“Navigating a Difficult Text”Categories: Christian Living, Encouragement, Joshuah Ellis, Theology
I know we have all been there. You’ve just finished your Bible reading and the only thought that is swimming around in your head is, “what?” Maybe it was the word usage. Perhaps you were reading about a complex concept. It could have even been the style of writing that tripped you up. While I am by no means the authority on interpreting biblical text, I do think there are some things we can keep in mind while studying our Bible that might help us get through some of these more difficult passages.
1. Start with what you know. This is a favorite method of mine when teaching Bible class. We have a tough passage, there might even be more questions than answers, but what do we know for sure? Generally, when we make it a priority to start there, it reduces the temptation to make assumptions that are not really supported by the text.
2. Remember the context. Context goes beyond who was writing and to whom. Those are important pieces of information to have but there are other questions to ask as well. Where did the audience live and is their culture a factor? Why was this being written? Is the author answering a question, correcting, rebuking, teaching or prophesying? And, the list could go on, but these should get you started.
3. Use another version of the Bible. Other translations are a huge asset to us and most of them can be accessed for free online. www.biblegateway.com is a favorite of mine, and from there you can access every version of the Bible on the planet. Look at one verse but from a handful of translations. At the very least, you should get a better idea as to what you are reading. Bonus: This website also has a great Bible dictionary/lexicon that can be very useful.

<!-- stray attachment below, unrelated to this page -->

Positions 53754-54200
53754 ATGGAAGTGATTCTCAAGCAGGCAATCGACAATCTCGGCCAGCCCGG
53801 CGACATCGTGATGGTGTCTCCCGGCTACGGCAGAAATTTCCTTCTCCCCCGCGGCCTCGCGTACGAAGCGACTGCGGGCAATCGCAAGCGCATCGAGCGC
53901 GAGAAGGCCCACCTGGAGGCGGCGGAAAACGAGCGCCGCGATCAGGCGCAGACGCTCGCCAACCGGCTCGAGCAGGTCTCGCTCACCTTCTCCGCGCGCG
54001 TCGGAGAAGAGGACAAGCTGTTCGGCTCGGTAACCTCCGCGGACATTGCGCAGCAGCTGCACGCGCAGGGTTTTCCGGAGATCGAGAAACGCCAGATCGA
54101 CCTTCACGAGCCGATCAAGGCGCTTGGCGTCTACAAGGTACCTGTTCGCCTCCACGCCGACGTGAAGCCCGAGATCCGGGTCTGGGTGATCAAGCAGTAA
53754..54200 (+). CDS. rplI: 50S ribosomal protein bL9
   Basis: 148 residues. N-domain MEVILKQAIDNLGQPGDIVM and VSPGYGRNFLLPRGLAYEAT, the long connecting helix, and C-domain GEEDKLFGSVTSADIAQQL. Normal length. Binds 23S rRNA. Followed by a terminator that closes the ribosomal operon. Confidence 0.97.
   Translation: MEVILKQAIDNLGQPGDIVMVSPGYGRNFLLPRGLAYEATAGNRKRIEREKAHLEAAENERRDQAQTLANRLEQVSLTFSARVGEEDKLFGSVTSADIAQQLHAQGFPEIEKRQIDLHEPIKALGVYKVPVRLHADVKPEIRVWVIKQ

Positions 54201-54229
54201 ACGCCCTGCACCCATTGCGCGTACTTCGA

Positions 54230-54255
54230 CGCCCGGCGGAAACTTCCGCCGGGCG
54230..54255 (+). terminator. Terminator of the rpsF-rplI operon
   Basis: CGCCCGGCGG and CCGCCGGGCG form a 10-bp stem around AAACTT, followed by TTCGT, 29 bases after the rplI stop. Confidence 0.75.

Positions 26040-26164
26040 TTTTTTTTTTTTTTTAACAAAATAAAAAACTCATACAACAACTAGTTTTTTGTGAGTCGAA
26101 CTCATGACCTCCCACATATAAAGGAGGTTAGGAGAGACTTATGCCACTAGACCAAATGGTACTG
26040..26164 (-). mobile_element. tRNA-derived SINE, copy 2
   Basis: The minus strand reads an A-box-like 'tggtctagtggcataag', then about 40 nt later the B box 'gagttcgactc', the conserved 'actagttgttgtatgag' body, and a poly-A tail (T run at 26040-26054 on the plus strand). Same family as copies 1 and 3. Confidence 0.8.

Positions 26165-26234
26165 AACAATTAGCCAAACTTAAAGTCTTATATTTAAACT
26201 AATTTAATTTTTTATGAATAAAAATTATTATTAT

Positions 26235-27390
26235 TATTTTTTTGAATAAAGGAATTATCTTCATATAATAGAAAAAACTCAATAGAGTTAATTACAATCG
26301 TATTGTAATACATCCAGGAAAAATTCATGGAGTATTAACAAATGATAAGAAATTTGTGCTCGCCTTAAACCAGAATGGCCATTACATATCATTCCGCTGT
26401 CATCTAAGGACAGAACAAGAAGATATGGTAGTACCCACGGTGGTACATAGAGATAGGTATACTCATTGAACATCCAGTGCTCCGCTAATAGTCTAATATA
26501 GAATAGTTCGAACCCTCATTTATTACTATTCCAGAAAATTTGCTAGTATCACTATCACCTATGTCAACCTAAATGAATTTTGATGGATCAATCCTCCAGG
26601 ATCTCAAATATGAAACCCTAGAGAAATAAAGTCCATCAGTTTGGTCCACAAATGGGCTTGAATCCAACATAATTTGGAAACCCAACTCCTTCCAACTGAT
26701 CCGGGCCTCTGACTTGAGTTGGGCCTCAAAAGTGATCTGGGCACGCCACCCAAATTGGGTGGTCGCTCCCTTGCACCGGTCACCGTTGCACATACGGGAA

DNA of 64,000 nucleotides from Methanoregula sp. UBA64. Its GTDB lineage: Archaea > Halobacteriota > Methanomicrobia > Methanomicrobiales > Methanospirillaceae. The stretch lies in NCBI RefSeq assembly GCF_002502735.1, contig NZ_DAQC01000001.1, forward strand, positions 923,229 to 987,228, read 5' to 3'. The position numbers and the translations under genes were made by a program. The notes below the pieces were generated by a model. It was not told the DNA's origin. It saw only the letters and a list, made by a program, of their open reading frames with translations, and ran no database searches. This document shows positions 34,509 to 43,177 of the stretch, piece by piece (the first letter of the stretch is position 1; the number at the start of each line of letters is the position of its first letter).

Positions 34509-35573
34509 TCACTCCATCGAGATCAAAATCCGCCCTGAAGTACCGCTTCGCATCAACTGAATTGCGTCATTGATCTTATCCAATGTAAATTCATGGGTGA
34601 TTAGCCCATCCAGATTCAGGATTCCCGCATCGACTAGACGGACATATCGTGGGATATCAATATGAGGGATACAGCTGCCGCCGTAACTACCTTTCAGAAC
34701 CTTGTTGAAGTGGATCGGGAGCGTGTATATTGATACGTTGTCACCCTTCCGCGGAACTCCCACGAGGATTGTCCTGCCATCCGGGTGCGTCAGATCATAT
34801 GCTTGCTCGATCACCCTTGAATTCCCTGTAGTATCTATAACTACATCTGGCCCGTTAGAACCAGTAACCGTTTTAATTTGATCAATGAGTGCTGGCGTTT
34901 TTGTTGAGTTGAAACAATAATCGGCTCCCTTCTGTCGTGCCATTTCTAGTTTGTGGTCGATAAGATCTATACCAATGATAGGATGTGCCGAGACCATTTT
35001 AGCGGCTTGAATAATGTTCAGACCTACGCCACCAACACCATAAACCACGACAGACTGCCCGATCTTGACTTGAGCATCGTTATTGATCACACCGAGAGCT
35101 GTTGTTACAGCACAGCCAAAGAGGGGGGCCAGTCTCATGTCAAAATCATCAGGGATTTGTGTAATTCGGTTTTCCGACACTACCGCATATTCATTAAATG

4. Consider commentaries. I almost hesitate to include this. However, commentaries can be a helpful tool. I would always advise caution however and suggest that the commentary is your last, and I mean very last resort to be used, and only after you have studied the passage on your own for a while. Even then, make sure that any information derived from commentaries is supported by the text rather than a human ideology.
5. Take some time away. I can’t tell you how many times I have had to step away from a text for a while only to find that when I returned, it was like the lightbulb went off. Sometimes we just need fresh eyes when looking at something. At the very least, a break can give you some time to pray about what you are reading and really let it sink in.
I hope you found this list useful. I am sure there are other suggestions I could have added. Leave a comment below with your methods for navigating difficult passages.